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Featured Project

Featured Project
The original scope presented to us by the client was a 20' x 40' swimming pool for their backyard.

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Tree & Shrub Pruning

As the growing season progresses we drag out the pruning equipment to control and shape the growth of our plants. Branches creep over sidewalks, get damaged in storms and hedges get fuzzy and uneven. But, there is a right and wrong time to prune certain plants.

Some general guidelines for pruning:

Spring blooming shrubs should be pruned soon after they finish their bloom. If they are trimmed at this time they set new bloom buds for the following season, but if pruned too late in the season they often don't bloom well (or at all!) the next season. Bridal wreath and Vanhoutte spirea, lilacs, all early blooming viburnums and forsythia are some examples.

Summer blooming shrubs that bloom on the current season's growth can be pruned before growth starts in the spring. A few summer blooming plants are crapemyrtle, pink spireas, butterfly bush, rose-of-Sharon (althea), blue spirea (caryopteris) and A. G. hydrangea (white blooming). Note that many, but not all, blue and pink hydrangeas bloom on the previous season's growth, so spring pruning may eliminate the current season's flowers.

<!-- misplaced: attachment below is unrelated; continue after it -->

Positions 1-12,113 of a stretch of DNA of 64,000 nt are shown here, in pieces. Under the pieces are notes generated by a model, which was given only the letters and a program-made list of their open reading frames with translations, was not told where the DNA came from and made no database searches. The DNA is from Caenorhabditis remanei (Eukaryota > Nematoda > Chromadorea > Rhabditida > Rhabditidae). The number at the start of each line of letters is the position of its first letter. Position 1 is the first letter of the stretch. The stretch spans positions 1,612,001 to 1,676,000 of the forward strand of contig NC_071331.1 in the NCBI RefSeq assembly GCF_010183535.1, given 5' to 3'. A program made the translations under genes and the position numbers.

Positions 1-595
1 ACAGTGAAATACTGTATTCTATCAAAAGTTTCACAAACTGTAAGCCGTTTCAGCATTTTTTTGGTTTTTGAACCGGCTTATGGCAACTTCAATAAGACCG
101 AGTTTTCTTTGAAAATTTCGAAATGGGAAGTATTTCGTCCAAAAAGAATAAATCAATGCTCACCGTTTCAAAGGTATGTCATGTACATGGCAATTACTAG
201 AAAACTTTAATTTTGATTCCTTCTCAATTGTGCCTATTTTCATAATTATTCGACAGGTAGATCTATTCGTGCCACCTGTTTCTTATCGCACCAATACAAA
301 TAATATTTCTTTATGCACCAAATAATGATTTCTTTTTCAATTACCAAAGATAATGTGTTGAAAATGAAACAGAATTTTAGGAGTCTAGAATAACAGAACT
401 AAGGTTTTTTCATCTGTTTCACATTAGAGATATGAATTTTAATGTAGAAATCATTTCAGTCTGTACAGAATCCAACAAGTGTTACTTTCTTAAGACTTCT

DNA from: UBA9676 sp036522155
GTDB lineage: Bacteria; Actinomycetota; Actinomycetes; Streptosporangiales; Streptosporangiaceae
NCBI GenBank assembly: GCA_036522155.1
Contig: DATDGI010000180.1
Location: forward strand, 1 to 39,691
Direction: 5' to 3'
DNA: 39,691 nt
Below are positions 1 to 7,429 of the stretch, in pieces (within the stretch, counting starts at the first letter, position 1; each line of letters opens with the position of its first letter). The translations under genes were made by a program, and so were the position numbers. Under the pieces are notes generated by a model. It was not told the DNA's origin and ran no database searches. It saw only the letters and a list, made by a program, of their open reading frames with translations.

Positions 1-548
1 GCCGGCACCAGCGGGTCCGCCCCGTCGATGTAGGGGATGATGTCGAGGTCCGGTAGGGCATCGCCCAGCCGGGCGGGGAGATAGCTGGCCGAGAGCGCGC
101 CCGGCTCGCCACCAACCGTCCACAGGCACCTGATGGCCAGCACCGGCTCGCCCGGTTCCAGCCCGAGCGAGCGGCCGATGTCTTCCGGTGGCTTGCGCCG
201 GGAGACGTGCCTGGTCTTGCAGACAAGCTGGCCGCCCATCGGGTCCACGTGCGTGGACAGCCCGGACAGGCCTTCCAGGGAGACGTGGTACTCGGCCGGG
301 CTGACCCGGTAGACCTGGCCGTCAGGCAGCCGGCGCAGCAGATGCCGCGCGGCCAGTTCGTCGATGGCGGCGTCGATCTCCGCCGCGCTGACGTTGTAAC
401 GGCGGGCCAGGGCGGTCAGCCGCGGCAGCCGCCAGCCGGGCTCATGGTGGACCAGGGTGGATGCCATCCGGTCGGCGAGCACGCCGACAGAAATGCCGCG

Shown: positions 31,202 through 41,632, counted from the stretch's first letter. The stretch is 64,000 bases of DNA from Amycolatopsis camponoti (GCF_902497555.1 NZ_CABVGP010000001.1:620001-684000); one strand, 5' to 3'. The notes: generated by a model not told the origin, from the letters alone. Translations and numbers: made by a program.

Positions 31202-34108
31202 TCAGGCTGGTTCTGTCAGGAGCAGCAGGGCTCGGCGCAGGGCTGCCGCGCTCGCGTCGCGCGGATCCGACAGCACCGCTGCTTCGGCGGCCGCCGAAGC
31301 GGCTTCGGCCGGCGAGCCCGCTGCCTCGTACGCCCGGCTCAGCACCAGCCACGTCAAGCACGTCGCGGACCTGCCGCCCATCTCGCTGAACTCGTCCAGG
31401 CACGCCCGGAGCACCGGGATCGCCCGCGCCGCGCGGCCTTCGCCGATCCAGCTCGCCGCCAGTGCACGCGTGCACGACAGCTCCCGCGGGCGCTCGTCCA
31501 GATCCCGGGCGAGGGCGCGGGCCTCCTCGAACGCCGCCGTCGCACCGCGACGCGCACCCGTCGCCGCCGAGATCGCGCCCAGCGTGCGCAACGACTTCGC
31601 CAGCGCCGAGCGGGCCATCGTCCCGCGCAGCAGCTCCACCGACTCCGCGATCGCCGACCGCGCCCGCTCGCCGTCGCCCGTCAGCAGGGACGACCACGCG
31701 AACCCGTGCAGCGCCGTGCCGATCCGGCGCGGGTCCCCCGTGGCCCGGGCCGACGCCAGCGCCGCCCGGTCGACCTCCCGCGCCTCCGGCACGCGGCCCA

Most shrubs with many stems or "canes" should be pruned one stem at a time near the ground. By doing this it forces new growth to arise from the root system and provides vigorous young stems. Established forsythias, mahonias (Oregon grape holly), nandinas, red-twigged dogwoods and common lilacs benefit from the removal of the largest and oldest stems, just a few each season.

Evergreens and hedges can be pruned almost anytime during the year, the exception being very late in the season (usually from Sept. 15-20 or later). Pruning at any time stimulates the plant into a "growth spurt" and if done too late in the season the tender new top-growth may get nipped and scorched by the frost, giving the plants an unhappy look through the winter. Some species that can be pruned or sheared often are boxwood, euonymus, junipers, privet and barberry.

Be sure to use sharp tools when pruning or shearing to lessen the chance for disease to enter through ragged cuts and torn bark.